Paradoxically, some of the unbelievable evils of those years between 1939 and 1945 that so horrified us then: abortion, forced sterilisation,‘euthanasia’, ‘spare-part’ surgery… have since become common-place, rather than beyond the pale (after all, ‘harvesting’ of stem-cells can be so beneficial, and, surely, a woman should not be denied the right to do what she wants with her body (the body within her, being re-classified as ‘the products of conception’), nor should the incapacitated be denied the right to have their lives end in a quiet, dignified way…!)

In the years that followed 1917/8, another ‘false god’ caught the minds of many: Karl Marx’s baneful ideology gripped intellectuals and bien-pensants throughout Europe, and grasped the word ‘Peace’ as one of its means of furthering itself: small wonder ‘The Bright Young Things’ turned instead to determined frivolity. Their ‘revolution’ was turning away from things ‘Victorian’ – more stridently so even than their Edwardian parents had done (over-painting french-polished mahogany in white, flinging open the curtains that had preserved those rich colours from fading)– and embracing every whim of American fashion, particularly if it would be deemed – I may not write the word – ****** :Dvorak’s String Quartet was not entitled ‘American Quartet’: that is as much a subsequent euphemism as re-titling Mendelssohn’s Third Symphony ‘Scottish’ (he or his publishers called it ‘Scotch’) was earlier. Women no longer wore bustles let alone ‘stays or corsets, or ‘put up their hair’: they had their hair crop-cut (‘shingled’), wore ‘binders’, and ‘shift-dresses’ almost as short as the later mini-dress, to look androgynous, and smoked; Josephine Baker appeared on stage in Paris, naked apart from a ‘skirt’ of suggestive rubber bananas and danced her ‘danse sauvage’. Drug-taking became ‘a thing’ – hence Noel Coward’s play ‘The Vortex’ (although ‘Vorticism’ itself seems to have deliquesced, amid all the other -isms) – so that, later perhaps, ‘Chips’ Channon would record in his Diaries adding a good splosh of Benzedrine to the alcohol to make his parties more vibrant (‘The Crystal Methodist’ and Keith Vaz were not, it seems, pioneers). The androgyny was, of course a feature of Berlin’s 1930’s Weimar Republic Berlin, as was the cross-dressing: in all, a complete lack of restraint – indeed, a welcome of all once regarded as inimical, ‘not the thing’, disgusting, immoral…and Western Art – Writing and Music, as well as painting, sculpture, and Ceramics – turned to the grotesque, the ugly, the shocking, the repellent, the inane, the contradictory (‘Ceci n’est pas une pipe’ and the Urinal)

Into this Chaos ‘slouched’ two or three bringers of Order: a Georgian would-be Priest, an Austrian would-be-Artist, and an Italian Journalist. Russia, Germany, Italy, and, indeed, the rest of Europe, indeed, the World still bear the scars of their malign activity. The Austrian must have been the World’s first successful ‘virtue-signaller’: celibate, vegetarian, WWI hero (‘of course, the records were not subsequently ‘redacted’), dog-lover… enjoying cream cakes while ‘his’ Country starved?Never, surely, was W.B. Yeats’ prognostication better exemplified (‘The best lack all conviction/ the worst are full of passionate intensity’) or his ‘Second Coming’s ‘rough beast’.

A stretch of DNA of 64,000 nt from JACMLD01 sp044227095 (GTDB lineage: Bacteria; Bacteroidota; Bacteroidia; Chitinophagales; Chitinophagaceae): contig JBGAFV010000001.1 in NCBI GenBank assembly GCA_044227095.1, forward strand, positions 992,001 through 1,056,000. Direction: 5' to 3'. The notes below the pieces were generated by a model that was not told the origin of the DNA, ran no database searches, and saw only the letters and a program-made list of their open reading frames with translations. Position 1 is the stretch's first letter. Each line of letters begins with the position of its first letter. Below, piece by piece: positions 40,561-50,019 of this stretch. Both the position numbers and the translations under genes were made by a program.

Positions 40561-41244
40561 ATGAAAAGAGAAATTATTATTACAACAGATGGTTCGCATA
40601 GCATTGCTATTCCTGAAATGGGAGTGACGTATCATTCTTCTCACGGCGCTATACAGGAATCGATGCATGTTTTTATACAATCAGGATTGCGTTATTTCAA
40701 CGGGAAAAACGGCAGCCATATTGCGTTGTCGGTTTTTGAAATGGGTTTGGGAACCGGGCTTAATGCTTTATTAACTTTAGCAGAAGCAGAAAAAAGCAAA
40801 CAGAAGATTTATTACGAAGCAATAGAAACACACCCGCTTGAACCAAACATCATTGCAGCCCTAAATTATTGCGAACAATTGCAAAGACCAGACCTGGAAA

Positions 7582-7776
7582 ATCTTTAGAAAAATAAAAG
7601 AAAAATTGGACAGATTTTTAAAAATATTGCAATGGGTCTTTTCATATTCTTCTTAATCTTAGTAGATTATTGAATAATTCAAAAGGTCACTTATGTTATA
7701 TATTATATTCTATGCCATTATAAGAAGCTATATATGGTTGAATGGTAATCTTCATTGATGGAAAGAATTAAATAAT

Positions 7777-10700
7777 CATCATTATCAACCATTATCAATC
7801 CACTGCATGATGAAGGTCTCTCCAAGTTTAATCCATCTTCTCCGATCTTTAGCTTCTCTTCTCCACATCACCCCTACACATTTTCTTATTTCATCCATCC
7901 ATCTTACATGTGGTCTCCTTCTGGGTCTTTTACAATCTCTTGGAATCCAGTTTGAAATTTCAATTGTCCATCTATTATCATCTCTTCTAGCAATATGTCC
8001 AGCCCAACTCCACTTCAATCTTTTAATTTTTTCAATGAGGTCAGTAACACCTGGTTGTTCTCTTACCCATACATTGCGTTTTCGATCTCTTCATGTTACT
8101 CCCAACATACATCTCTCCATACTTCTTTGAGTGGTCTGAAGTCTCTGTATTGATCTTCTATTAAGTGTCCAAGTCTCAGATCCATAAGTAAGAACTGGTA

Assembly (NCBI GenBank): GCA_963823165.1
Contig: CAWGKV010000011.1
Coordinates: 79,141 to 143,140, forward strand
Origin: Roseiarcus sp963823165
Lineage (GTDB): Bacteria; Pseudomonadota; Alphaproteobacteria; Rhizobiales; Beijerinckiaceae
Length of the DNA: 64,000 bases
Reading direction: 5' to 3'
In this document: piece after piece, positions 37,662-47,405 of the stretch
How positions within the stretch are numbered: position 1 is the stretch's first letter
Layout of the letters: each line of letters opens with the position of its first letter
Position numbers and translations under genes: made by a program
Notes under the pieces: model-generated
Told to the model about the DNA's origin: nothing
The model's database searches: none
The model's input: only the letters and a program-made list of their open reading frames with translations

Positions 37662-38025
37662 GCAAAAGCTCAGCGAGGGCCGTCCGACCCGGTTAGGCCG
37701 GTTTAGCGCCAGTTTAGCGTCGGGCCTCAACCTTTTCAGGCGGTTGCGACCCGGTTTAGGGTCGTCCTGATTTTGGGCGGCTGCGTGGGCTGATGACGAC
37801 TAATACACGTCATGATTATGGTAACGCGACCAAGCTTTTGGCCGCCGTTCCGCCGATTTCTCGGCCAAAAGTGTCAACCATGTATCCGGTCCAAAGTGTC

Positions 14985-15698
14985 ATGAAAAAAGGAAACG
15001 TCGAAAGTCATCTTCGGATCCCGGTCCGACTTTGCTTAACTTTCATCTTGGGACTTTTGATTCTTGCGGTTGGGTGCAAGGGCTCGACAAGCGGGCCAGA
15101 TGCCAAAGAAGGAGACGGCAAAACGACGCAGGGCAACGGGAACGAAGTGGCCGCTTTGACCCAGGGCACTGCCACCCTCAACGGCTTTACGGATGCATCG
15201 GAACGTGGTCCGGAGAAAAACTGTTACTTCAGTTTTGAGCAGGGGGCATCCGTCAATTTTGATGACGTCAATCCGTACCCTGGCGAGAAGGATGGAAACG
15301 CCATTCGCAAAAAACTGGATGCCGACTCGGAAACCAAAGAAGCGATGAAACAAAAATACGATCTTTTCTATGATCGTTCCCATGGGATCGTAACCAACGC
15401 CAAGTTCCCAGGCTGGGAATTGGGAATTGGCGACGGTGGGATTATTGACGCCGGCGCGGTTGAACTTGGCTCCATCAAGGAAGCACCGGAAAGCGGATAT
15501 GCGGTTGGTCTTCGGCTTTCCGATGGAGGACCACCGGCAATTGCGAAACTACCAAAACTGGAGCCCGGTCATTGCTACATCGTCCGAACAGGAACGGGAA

The 1960’s with the overarching fear so many had of ‘Mutually Assured Destruction’, brought its own ‘Bright Young Things’ its own collective shrug of shoulders – ‘whatever floats our boat’, ‘if it’s your bag…’

So the 1980’s – 1990’s; who’s counting? – brought us yet more assurance: ‘We know what we’re doing!’ ‘We have your best interests at heart!’ ‘Don’t be so up-tight!’, ‘If it doesn’t harm anyone else, what’s the problem?’ and so on, and so self-servingly on.

In 1988, I’d accepted a post in a school in Brighton, so we’d moved from mid-Cornwall to Kemp Town. Brighton was then not just the queerest place in these Isles, but was beginning – proudly – to claim to be the World’s AIDS capital (not long to be displaced by, I think, Edinburgh!). The Government felt obliged to spend a lot of our money on erecting (sorry!) hoardings everywhere, with the strange message ‘DON’T DIE of IGNORANCE’ (at least one of which had the felt-tipped addition, ‘become a Lesbian’). For some reason, Government felt inhibited from spelling it out that, intravenous drug-use, anal-intercourse, the exchange of body-fluids, were all factors in this new ‘plague’ – so, furthered the ‘ignorance’: certainly in the sense of ignoring a glaring fact. Only Bigots could call it ‘the Gay Plague’! Yet it was only young ‘single’ men who contracted this disease…